Stage set for Ardmore Studios sale following Limerick drama
Burst of development in sector long held back by shortage of studio space
Ardmore Studios chief Siún Ní Raghallaigh: Along with Screen Producers Ireland chief executive Barbara Galvin, she has been outspoken about the need to expand facilities for the film industry in Ireland. Photograph:Cyril Byrne
Some of the most storied characters of Irish and international stage and screen have passed through the gates of Ardmore Studios.
And that’s not just the actors and directors. The current majority owners of the Bray studios – Ossie Kilkenny and Paul McGuinness – are celebrities in their own right, synonymous with the U2 backroom where they first met each other, even if neither is still associated with the band.
Their increasingly fractured relationship has been as dramatic as any of the productions forged on 18-acre plot over its 58 years of existence. The recent decision by Kilkenny and Ardmore chief executive Siún Ní Raghallaigh to open a new studio in Dell’s abandoned Co Limerick facility appears to have been the catalyst for the final sundering of their partnership.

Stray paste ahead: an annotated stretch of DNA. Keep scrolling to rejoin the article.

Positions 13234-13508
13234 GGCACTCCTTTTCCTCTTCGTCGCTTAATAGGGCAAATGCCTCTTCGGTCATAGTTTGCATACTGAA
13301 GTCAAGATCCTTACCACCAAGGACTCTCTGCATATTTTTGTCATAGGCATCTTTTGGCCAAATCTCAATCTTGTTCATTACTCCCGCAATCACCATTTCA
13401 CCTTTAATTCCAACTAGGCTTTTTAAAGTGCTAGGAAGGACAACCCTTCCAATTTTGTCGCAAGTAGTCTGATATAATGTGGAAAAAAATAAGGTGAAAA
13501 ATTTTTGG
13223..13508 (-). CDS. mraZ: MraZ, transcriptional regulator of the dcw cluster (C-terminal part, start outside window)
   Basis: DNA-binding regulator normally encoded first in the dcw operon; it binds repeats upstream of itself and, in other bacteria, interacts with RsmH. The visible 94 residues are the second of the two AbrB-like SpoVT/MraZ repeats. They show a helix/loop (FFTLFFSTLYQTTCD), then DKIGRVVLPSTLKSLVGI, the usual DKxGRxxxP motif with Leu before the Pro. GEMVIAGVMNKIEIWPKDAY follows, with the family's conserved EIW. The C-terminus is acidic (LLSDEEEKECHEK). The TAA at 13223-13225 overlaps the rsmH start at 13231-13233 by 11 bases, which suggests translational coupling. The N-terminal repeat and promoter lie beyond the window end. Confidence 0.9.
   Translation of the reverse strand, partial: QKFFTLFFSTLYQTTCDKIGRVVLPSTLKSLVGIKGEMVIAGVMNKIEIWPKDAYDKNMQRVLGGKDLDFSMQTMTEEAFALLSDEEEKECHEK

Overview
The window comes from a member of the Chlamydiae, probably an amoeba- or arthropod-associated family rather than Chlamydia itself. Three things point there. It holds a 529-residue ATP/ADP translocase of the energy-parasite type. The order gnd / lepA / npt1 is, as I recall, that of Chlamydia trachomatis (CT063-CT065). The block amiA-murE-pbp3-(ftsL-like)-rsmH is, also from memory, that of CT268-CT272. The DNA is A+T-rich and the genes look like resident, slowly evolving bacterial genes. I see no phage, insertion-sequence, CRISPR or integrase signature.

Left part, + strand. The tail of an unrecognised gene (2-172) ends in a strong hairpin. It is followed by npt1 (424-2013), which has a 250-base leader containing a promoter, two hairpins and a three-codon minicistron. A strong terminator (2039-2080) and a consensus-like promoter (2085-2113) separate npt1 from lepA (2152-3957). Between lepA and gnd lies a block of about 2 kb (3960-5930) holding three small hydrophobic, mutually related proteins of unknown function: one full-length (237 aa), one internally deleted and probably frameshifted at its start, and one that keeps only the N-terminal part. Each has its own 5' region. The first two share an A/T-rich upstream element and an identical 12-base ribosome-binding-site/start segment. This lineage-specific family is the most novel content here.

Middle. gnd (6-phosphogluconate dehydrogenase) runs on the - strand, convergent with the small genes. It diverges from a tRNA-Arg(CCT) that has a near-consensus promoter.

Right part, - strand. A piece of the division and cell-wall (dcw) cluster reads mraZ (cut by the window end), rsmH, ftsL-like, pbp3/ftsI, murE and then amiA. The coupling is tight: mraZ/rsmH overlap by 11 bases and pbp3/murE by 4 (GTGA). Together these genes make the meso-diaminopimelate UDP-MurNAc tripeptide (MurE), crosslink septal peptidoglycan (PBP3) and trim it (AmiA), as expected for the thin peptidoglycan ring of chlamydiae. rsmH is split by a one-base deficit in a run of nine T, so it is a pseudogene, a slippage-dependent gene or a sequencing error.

McGuinness is understood to have baulked at the idea of Troy Studios, run by an Ardmore shareholder and chief executive, operating in direct competition with a business that has all too often struggled with the vagaries of the economics of film-making.
But Ní Raghallaigh, in particular, has been vocal on the need to expand studio facilities in the State. And she is not alone. Screen Producers Ireland chief executive Barbara Galvin said earlier this year that a shortage of studio space had been hampering development of the industry and the capacity to attract big budget productions.
Extensive new studiosAshford Studios
But Ardmore’s full service offering means it is still a strong player and M&A sources suggest it could fetch between €15 million and €20 million.
The much larger Pinewood Studios in London, which was sold recently in a £323.3 million deal, said in its most recent accounts that it was operating at 81 per cent capacity and “as a result, the company has not been able to accommodate several film or television productions”.
It seems to be a seller’s market.